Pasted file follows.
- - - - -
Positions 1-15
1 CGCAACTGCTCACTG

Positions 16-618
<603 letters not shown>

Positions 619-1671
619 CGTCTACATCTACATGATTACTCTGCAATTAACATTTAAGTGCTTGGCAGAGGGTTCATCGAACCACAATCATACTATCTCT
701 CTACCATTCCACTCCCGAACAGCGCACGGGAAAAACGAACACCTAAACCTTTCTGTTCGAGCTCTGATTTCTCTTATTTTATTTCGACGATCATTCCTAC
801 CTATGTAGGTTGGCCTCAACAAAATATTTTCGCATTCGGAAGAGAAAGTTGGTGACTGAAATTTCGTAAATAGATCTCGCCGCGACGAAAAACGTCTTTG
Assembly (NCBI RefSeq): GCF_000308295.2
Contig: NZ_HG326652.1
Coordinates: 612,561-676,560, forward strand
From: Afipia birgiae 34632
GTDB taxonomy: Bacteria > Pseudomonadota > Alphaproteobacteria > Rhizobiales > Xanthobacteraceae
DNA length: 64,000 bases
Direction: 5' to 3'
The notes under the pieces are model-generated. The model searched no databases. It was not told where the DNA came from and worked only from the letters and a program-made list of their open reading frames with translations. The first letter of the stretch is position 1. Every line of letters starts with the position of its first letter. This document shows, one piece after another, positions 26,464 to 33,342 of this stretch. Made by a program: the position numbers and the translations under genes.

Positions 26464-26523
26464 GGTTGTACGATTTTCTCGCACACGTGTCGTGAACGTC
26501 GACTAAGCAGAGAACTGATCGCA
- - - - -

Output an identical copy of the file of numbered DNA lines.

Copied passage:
Positions 1-15
1 CGCAACTGCTCACTG

Positions 16-618
<603 letters not shown>

Positions 619-1671
619 CGTCTACATCTACATGATTACTCTGCAATTAACATTTAAGTGCTTGGCAGAGGGTTCATCGAACCACAATCATACTATCTCT
701 CTACCATTCCACTCCCGAACAGCGCACGGGAAAAACGAACACCTAAACCTTTCTGTTCGAGCTCTGATTTCTCTTATTTTATTTCGACGATCATTCCTAC
801 CTATGTAGGTTGGCCTCAACAAAATATTTTCGCATTCGGAAGAGAAAGTTGGTGACTGAAATTTCGTAAATAGATCTCGCCGCGACGAAAAACGTCTTTG
Assembly (NCBI RefSeq): GCF_000308295.2
Contig: NZ_HG326652.1
Coordinates: 612,561-676,560, forward strand
From: Afipia birgiae 34632
GTDB taxonomy: Bacteria > Pseudomonadota > Alphaproteobacteria > Rhizobiales > Xanthobacteraceae
DNA length: 64,000 bases
Direction: 5' to 3'
The notes under the pieces are model-generated. The model searched no databases. It was not told where the DNA came from and worked only from the letters and a program-made list of their open reading frames with translations. The first letter of the stretch is position 1. Every line of letters starts with the position of its first letter. This document shows, one piece after another, positions 26,464 to 33,342 of this stretch. Made by a program: the position numbers and the translations under genes.

Positions 26464-26523
26464 GGTTGTACGATTTTCTCGCACACGTGTCGTGAACGTC
26501 GACTAAGCAGAGAACTGATCGCA